Eric Daar, MD, discusses the obstacles associated with new research and technology in the pursuit of finding a cure for HIV.
Segment Description: Eric Daar, MD, chief of the Division of HIV Medicine at Harbor-UCLA Medical Center, discusses the obstacles associated with new research and technology in the pursuit of finding a cure for HIV.
Interview Transcript (modified slightly for readability):
“I think there are a few issues [with editing genes to cure HIV], and 1 of them is, you need to be able to do this with a pretty high level of activity. You need to identify a lot of cells, be able to effectively edit their genes in a substantial proportion, and then put them back in and hope that they ultimately takeover even though we know that these people have not been blasted with chemotherapy to wipe out their own cell population.
And so, I think some of the obstacles is creating a situation where this can be done effectively and efficiently so that you have a large proportion of cells that have been altered that can then be reinfused. Or if you can come up with a way to actually do it in the person, or to put them into stem cells that can then be transfused into the person, and hopefully, then continue to expand so that their own cells are increasingly missing the CCR5.
I think those are going to be the obstacles; there have been some clinical data with some of these strategies that have suggested little hints of promise but nowhere close to a cure based on what’s been tested so far.
I think the other obstacle in addition to creating a system that’s extremely efficient and proving that it actually makes a difference, the other obstacle that everybody is struggling with is safety. Altering somebody’s genes could potentially pose some risks, especially if there’s some off-target alterations that occur and that you don’t just get the CCR5, but you perhaps hit other genes that might put people at risk for complications down the road. And so, this is going to be looked at very carefully, will need to be regulated, and studies will have to start small and get big if they demonstrate evidence of efficacy with long-term follow up for safety—not our traditional studies where you do it for 1 year and see if everything’s okay because the consequences of editing someone’s genes may not become apparent for many years.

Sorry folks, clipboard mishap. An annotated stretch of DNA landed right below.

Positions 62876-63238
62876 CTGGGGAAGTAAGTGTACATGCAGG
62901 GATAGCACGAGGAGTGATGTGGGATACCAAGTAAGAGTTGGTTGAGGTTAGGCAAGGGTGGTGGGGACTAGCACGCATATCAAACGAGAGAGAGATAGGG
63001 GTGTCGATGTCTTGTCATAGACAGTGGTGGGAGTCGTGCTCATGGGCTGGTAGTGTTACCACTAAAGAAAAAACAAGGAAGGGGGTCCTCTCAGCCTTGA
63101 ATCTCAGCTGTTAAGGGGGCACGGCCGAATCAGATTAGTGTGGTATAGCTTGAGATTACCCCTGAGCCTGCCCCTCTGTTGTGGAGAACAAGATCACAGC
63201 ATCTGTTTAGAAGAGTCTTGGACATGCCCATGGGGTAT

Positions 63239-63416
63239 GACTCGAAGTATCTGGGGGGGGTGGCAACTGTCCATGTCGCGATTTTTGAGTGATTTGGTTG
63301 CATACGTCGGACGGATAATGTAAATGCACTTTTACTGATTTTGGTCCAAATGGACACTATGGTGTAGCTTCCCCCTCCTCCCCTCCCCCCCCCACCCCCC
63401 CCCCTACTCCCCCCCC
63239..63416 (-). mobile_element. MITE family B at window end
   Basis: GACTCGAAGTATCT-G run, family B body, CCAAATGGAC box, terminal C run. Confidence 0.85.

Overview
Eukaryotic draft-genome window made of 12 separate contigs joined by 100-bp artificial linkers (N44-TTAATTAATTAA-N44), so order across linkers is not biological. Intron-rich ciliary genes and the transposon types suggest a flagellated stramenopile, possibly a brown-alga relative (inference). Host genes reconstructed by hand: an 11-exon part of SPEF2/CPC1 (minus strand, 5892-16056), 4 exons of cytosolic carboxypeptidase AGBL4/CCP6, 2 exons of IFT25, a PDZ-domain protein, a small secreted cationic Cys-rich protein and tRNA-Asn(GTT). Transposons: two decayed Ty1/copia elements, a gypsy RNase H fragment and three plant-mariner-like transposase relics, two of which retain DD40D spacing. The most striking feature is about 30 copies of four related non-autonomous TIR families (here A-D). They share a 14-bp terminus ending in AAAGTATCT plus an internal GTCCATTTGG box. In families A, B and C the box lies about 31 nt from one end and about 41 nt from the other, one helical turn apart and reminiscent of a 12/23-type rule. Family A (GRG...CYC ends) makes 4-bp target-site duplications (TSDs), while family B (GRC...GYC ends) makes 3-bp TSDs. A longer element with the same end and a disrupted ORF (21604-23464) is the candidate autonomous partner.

I would say the case is that this is very, very early in the pursuit of this type of treatment strategy in patients. With the goal mostly being trying to cure people or at least put them in remission for HIV so that they don’t need to remain on antiretroviral therapy. The bar is really high, I think this is an extremely important avenue of research—to try to cure people. But we have to balance whatever the risks and costs are, against what our current strategies are for managing HIV, and that’s often 1 pill a day with no side effects and the chance for a long healthy normal life.”